Two Bunnies Saved From Research Lab! Most Bunnies Aren’t That Lucky
This is a (mostly) happy story about rescued bunnies!
But a wee introduction first about why bunnies need rescuing.
Most manufacturers of products like personal care and household cleaning items test them on animals. Very often those animals are rabbits.
This has not gone unnoticed by animal-loving consumers. Many shoppers review more than price and ingredients before buying a product. They also look for an indication that it is “cruelty free,” meaning that it was not tested on animals. Avoiding products that were tested on animals is a boycott with a message for manufacturers: stop experimenting on living beings and then we’ll start giving you our money.
Some companies have heeded the call and do not conduct or commission any vivisection. Others test away, very often on rabbits.
There is evidence of growing corporate interest in moving away from cruel research. One company took an unusual step in this direction that spared the lives and granted the liberty of two adorable four-month-old rabbits.
Experiments on Animals
The way these things usually work is: researchers procure animals (sometimes from businesses that breed them, sometimes from shady sources that could originate in your backyard dog house — yes, it happens). A company pays the researchers to use its products to do nasty things to the animals. Some examples:
Researchers often apply products to animals’ mucous membranes (their eyes, noses, and mouths) or their raw, shaved skin. These tests are meant to reveal whether the product will cause allergic or other reactions in humans, but they have generally proven less effective than alternative tests that don’t use animals. The most common product tests all end with the animal subjects’ execution.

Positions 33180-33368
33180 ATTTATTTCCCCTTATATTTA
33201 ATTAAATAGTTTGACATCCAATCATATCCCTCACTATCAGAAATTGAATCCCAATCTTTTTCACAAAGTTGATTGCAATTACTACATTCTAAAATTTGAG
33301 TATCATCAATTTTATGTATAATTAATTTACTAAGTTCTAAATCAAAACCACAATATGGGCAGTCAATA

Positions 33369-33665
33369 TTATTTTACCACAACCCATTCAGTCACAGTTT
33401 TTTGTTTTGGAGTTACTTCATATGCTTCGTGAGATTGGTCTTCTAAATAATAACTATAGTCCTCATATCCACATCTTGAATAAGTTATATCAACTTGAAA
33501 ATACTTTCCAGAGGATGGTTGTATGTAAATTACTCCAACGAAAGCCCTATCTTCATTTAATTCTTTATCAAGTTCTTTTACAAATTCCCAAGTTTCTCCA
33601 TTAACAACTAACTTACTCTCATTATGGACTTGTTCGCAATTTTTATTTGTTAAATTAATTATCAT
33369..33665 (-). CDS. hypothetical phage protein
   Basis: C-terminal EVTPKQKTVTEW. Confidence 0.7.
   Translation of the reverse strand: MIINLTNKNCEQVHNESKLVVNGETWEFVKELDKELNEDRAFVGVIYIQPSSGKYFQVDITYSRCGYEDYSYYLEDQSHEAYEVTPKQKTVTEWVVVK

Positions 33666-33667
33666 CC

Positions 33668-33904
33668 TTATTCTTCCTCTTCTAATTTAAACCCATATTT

Things proceeded a little differently for two bunnies in a laboratory in the San Francisco Bay Area. The company that manufactured the product to be tested, that asked for the test and that paid for the test, had a request: don’t kill the rabbits when you’re done. Get them adopted instead.
So the lab got in touch with the House Rabbit Society in Richmond, California, about adopting the rabbits out. The House Rabbit Society (HRS), with Shelter Director Anne Martin leading the charge, paired up with the Beagle Freedom Project. HRS picked the pair of bunnies up from the lab and brought them back to their office where they spent their first day of freedom, which HRS was considerate enough to preserve for you in this movie:
Courtesy of House Rabbit Society, Richmond, CA
Then the buns, now named Lillian and Heather, headed to the Beagle Freedom Project (BFP), where they will be spayed and, in a few weeks, will be ready for adoption!
Martin says that the vet who examined them does not expect them to have any lasting injuries from the experiment they were in, which involved putting a product in their eyes. She doesn’t have any details about it or about the lab.
The Beagle Freedom Project in southern California works to rescue animals from laboratories with a focus on beagles, who are very common test subjects. Martin says that BFP has written to every lab in the country asking them to release animals for adoption at the end of research tests instead of killing them.
You can help end vivisection by boycotting products tested on animals and buying only cruelty-free, Martin says. Two websites that list companies that do not test on animals are Leaping Bunny and Compassionate Consumer List.
If you are interested in adopting Lillian and Heather, contact BFP. Both HRS and BFP need volunteers and donations to sustain their work for the animals; please contact them if you are interested:
Top photo: Photodisc